Do you dream of a waking up to sea views? Whether you're looking to buy a second home or planning a permanent move, you can expect to pay a premium for coastal living. According to the Halifax, average house prices in the UK's seaside towns have increased by a third over the past decade.
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Figures from the Halifax show that the average property price in a seaside town is now £208,729 - 31% higher than the £159,522 recorded in 2005. Unsurprisingly, Devon is home to the most expensive seaside property - the average home in Salcombe costs £672, 874.
In Devon, the rugged north coastline offers more affordable property compared to the 'English Rivera' towns on the south coast. North of the A30 prices drop considerably. In Barnstaple prices are around 30% cheaper than similar properties in Exeter while Ilfracombe's housing is as much as 40% cheaper than that on the south coast.
The 30 miles of sandy beaches and rock pools that make up the region's Jurassic coast are home to some seaside treasures - delightful thatched cottages in Budleigh Salterton, glorious Georgian architecture in Sidmouth and quaint streets in the touristy fishing village of Beer.
All 10 of the UK's most expensive seaside towns are in the South of England, according to the Halifax. After Salcombe, the UK's most expensive coastal town is Dorset's Sandbanks, which has an average property price of £614,726.
Trains from Brighton to London take just under an hour, making it a popular choice for commuters. There are two new Hyde Homes Developments aimed at young first-time buyers worth checking out: SuperB in Brighton, with prices starting from £399,950, and One Hove Park in neighbouring Hove, with shared-ownership deals at £177,500 for a 50 per cent share of a two-bedroom apartment.
Prices drop the further you go out of Brighton, with more affordable housing to be found in Worthing, which has a similar pebble beach. Further into West Sussex, some of the cheapest areas to buy include Littlehampton (part sandy beach) and Bognor Regis. In East Sussex, Hastings has some of the cheapest property in the area, with good-quality family homes available for under £400,000.
Property prices in some areas of Devon and Cornwall have increased by more than 30 per cent in recent years, in part due to wealthy Londoners purchasing holiday homes. The Cornish coast offers idyllic scenery but comes with a pretty price tag. A two-bedroom waterfront cottage in Polperro, Looe will set you back £525,000, for example.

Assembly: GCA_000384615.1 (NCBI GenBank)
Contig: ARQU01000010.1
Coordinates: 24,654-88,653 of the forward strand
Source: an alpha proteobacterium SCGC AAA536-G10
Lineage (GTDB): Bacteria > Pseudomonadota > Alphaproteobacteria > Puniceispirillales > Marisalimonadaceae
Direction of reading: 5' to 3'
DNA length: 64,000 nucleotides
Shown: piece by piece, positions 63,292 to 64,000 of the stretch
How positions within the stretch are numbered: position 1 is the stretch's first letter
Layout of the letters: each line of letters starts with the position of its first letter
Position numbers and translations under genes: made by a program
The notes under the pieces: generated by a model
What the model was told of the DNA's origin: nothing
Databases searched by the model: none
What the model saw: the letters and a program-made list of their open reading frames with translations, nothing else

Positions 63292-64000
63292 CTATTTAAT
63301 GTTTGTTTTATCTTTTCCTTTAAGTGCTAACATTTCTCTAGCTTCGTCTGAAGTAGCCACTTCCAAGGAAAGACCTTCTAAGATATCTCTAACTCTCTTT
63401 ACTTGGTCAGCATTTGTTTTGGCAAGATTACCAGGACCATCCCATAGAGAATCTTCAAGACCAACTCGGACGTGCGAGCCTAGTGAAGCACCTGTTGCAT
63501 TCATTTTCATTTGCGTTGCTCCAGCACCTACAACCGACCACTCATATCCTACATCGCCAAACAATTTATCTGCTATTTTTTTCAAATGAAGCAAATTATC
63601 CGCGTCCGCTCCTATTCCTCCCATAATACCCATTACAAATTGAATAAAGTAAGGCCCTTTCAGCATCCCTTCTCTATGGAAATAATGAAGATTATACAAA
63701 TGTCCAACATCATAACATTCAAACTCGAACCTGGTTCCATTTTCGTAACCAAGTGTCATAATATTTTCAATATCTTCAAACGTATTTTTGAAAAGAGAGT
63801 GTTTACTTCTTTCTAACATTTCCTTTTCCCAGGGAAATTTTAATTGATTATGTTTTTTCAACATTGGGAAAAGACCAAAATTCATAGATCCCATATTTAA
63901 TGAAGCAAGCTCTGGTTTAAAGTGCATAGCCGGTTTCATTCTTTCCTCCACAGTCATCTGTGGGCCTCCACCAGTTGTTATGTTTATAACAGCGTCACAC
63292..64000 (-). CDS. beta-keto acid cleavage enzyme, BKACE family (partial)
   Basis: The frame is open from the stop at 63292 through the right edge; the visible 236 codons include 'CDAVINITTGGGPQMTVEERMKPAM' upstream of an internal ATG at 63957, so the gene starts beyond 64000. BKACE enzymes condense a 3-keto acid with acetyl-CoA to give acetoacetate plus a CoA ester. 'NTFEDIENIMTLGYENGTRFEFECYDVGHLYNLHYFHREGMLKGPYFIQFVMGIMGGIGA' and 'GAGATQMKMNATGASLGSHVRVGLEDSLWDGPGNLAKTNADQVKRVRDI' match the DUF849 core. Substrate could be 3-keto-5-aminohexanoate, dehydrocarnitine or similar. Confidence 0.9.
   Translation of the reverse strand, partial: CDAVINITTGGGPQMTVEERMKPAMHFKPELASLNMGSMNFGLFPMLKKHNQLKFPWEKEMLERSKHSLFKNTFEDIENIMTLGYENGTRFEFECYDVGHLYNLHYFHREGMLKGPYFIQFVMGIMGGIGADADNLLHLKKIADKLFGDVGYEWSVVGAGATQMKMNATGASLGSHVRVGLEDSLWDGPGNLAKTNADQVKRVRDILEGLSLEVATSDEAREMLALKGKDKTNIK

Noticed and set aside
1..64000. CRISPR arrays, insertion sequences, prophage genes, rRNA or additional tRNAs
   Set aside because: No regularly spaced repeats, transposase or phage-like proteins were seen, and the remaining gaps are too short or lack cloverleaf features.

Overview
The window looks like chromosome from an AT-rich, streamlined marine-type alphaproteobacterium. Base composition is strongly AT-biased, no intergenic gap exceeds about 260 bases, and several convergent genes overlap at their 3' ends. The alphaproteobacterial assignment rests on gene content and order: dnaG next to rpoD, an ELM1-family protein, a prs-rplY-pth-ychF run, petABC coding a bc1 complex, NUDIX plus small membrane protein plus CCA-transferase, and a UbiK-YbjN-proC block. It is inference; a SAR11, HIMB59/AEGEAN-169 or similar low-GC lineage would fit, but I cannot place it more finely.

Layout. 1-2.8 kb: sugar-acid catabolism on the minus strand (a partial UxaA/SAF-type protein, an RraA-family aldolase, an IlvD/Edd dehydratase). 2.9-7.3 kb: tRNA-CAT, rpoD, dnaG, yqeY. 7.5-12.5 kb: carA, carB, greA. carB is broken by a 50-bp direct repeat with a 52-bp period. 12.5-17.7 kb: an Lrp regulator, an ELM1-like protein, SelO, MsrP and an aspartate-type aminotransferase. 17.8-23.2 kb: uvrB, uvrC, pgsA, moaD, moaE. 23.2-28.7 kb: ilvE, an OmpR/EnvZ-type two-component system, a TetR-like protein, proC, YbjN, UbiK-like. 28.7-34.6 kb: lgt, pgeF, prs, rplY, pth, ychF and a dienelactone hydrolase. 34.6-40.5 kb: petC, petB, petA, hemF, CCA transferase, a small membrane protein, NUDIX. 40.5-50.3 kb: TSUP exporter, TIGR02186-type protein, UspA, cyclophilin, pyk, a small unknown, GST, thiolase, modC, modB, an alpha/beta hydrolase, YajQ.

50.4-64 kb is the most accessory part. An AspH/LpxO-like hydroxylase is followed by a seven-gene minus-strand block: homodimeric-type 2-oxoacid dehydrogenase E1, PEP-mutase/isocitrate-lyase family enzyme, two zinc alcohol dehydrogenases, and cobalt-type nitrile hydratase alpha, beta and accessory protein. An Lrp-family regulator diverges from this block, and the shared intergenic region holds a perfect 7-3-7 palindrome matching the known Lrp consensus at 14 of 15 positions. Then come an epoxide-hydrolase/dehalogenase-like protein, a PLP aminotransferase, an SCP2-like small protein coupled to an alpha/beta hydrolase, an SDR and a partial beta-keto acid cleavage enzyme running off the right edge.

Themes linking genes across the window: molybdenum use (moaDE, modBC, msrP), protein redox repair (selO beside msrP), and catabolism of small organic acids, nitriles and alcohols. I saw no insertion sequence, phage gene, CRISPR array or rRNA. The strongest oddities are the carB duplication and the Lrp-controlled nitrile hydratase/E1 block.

Isle of Wight
The Isle of Wight attracts more than a million visitors each year, drawn to its warm climate, stunning coastline and, of course, Cowes Week. Only two hours away from London, the Isle of Wight is popular with holiday-home buyers, retirement relocators and families looking for a gentler pace of life.
House prices on the Isle of Wight are generally lower than most of the South but more than most of the Midlands and North of England. As of February 2015, the average property on the Isle of Wight was £220,000. The most expensive towns are Yarmouth (average sold price of £350,000), Bembridge (£330,000) and Totland Bay (£270,000). The cheapest houses are in Ryde (£195,000) and East Cowes (£187,000).
If you're drawn to living in a pretty coastal town, Ventnor, (average sold price £237,000) is popular with buyers for its Victorian and Edwardian properties that give the town its traditional seaside charm. Steep roads lead down to the pretty New England-style harbour with its yachts and excellent seafood restaurants. Ventnor enjoys its own micro-climate thanks to the St Boniface Downs, which shelter the town from wind and rain.
Property group Savills has earmarked Kent as "the talked about region for seaside living" with Deal and Ramsgate expected to lead the next wave of British coastal towns. The company studied south coast towns in England with an average sale price in 2014 of less than £250,000 and looked at those that have seen the biggest rise in the past 10 years - indicating that they are up and coming.
Similarly, Southend-on-sea in Essex experienced the highest property price rises in the country in 2013, according to the Halifax. Once considered a faded seaside town, Southend has benefitted from a new theatre, art gallery, and library, in recent years.
Sophie Chick, analyst at Savills, said: "Many of the beautiful towns such as Salcombe have now become unaffordable for many but Kent offers good value and house prices rises show the area is in the first phase of taking off."